Cola may contribute to lower bone mineral density in older women, which may in turn increase the risk of osteoporosis. This is according to a report by dr Katherine Tucker, director of the Epidemiology and Dietary Assessment Program at the Jean Mayer USDA Human Nutrition Research Centre on Aging at Tufts University, and colleagues in the American Journal of Clinical Nutrition.
According to the US National Osteoporosis Foundation, approximately 55% of people, mostly women, are at risk of developing osteoporosis, a disease of porous and brittle bones that causes higher susceptibility to bone fractures.
How the study was conducted
The researchers analysed dietary questionnaires and bone mineral density measurements at the spine and three different hip sites of more than 2 500 people in the Framingham Osteoporosis Study whose average age was just below 60.
In women, cola consumption was associated with lower bone mineral density at all three hip sites, regardless of factors such as age, menopausal status, total calcium and vitamin D intake, or use of cigarettes or alcohol.
However, cola consumption was not associated with lower bone mineral density for men at the hip sites, or the spine for either men or women. The results were similar for diet cola and, although weaker, for decaffeinated cola as well.
Men reported drinking an average of six carbonated drinks a week, with five being cola. Women reported consuming an average of five carbonated drinks a week, four of which were cola. Serving size was defined as one bottle, can or glass of cola.
"The more cola women drank, the lower their bone mineral density was," says Tucker, who is corresponding author of the study.
Other fizzy drinks seem safe
"However, we did not see an association with bone mineral density loss for women who drank carbonated beverages that were not cola," she said.
Carbonated soft-drink consumption increased more than three-fold between 1960 and 1990. They also note that more than 70% of the carbonated beverages consumed by people in the study were colas. All of these contained phosphoric acid, an ingredient that is not likely to be found in non-cola carbonated beverages.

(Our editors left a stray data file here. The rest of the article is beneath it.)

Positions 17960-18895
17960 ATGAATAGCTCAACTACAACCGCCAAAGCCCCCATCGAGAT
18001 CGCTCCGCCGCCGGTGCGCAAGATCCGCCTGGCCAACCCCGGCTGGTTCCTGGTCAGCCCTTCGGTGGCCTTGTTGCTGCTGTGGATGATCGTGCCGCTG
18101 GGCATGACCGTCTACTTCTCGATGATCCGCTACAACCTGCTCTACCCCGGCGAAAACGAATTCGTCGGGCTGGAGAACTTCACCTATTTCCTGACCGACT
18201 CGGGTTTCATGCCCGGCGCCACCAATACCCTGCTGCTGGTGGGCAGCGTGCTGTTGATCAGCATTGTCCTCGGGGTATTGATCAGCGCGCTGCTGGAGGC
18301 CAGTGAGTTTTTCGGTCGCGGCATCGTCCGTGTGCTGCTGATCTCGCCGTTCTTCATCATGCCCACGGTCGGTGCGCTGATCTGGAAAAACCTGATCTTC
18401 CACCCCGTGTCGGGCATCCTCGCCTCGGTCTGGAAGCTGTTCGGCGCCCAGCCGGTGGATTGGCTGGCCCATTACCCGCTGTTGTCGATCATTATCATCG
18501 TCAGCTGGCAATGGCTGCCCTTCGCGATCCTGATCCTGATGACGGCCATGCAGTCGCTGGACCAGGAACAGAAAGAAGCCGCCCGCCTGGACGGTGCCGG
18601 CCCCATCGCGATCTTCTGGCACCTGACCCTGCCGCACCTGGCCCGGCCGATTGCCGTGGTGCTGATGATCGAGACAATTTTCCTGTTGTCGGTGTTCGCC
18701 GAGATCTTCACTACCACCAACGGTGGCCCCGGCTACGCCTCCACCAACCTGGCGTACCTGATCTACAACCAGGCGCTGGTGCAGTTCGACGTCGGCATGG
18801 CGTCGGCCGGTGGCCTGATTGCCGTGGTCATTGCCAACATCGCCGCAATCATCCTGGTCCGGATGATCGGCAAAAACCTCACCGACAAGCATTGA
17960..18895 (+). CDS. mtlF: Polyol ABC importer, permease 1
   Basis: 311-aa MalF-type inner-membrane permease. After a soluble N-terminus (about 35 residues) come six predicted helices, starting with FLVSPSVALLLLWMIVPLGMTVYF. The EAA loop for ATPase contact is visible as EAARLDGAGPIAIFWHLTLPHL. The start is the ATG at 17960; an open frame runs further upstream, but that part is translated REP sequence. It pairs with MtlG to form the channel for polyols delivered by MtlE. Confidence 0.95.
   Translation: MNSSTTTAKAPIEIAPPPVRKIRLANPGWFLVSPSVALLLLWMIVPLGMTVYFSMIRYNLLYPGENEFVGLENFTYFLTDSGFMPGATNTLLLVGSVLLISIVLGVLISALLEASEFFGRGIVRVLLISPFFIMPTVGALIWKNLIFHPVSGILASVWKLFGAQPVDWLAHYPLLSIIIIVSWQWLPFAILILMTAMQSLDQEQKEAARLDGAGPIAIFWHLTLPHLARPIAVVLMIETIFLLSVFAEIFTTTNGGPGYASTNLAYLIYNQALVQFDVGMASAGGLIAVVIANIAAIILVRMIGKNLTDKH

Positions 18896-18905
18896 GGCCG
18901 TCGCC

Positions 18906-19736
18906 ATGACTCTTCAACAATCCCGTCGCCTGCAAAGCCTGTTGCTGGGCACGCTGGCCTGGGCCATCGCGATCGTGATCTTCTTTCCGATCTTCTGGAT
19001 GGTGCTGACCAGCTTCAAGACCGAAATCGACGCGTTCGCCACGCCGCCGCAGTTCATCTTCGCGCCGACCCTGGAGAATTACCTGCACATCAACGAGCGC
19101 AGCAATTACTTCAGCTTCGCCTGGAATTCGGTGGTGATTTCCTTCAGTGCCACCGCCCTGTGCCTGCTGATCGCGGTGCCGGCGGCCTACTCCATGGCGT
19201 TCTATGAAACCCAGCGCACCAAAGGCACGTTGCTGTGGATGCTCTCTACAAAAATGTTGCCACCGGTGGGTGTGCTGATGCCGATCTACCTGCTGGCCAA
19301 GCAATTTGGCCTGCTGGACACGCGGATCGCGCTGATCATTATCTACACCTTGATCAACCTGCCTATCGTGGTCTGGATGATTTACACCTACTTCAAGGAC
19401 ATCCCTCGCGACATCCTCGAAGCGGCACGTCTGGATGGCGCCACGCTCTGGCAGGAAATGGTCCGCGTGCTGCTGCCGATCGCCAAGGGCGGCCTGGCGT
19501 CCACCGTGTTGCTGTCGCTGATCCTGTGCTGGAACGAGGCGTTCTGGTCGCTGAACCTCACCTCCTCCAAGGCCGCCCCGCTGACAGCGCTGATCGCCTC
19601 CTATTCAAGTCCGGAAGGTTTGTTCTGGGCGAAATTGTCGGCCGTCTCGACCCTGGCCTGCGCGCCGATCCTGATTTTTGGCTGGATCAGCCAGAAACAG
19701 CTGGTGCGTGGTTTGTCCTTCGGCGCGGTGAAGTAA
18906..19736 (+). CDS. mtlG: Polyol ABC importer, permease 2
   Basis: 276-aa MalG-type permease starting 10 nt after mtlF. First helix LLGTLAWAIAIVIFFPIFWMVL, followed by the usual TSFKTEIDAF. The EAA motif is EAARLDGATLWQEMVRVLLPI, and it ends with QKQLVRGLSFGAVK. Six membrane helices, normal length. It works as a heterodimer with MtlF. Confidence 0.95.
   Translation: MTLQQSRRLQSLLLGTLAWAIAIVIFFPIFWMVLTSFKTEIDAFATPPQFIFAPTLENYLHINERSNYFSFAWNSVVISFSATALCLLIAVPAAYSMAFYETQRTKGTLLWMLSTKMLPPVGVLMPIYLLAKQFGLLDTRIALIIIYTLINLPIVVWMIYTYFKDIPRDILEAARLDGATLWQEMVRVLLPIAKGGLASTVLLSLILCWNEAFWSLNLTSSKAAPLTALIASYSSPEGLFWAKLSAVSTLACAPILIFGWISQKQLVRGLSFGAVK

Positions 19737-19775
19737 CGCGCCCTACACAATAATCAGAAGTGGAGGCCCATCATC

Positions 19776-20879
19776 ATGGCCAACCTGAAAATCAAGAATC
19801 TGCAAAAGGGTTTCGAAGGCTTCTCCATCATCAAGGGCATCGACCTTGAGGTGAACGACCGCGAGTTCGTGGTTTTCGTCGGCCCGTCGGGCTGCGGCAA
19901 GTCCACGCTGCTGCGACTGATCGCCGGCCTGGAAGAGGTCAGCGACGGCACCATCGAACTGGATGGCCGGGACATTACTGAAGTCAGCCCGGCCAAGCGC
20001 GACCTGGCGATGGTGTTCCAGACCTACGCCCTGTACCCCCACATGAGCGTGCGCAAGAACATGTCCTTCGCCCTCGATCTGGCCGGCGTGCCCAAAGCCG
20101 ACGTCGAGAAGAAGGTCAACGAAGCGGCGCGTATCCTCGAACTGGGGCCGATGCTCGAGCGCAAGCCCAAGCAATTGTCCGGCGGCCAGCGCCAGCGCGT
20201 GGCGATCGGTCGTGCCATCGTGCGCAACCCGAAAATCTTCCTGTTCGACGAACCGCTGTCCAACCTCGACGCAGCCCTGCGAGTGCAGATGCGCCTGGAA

Previous studies have suggested that cola contributes to bone mineral density loss because it replaces milk in the diet. Tucker found that women in the study who consumed higher amounts of cola did not have a lower intake of milk than women who consumed fewer colas.
However, they did conclude that calcium intake from all sources, including non-dairy sources such as dark leafy greens or beans, was lower for women who drank the most cola.
"Physiologically, a diet low in calcium and high in phosphorus may promote bone loss, tipping the balance of bone remodelling toward calcium loss from the bone."
"Although some studies have countered that the amount of phosphoric acid in cola is negligible compared to other dietary sources such as chicken or cheese, further controlled studies should be conducted to determine whether habitual cola drinkers may be adversely affecting their bone health by regularly consuming doses of phosphoric acid that do not contain calcium or another neutralising ingredient."
Results still preliminary
Tucker stresses that as with any epidemiological study, the results should be viewed with caution.
"We are not certain why women who drank more cola also had lower bone mineral density," says Tucker.
Although adjustment for fruit juice intake did not change results, women in the study who drank a considerable amount of cola not only consumed less calcium, but less fruit juice as well. Previous studies have also shown that low fruit and vegetable intake may affect bone mineral density.
The message from experts is clear that overall nutritional choices can affect bone health, but "there is no concrete evidence that an occasional cola will harm the bones," says Tucker. "However, women concerned about osteoporosis may want to steer away from frequent consumption of cola until further studies are conducted." - (EurekAlert)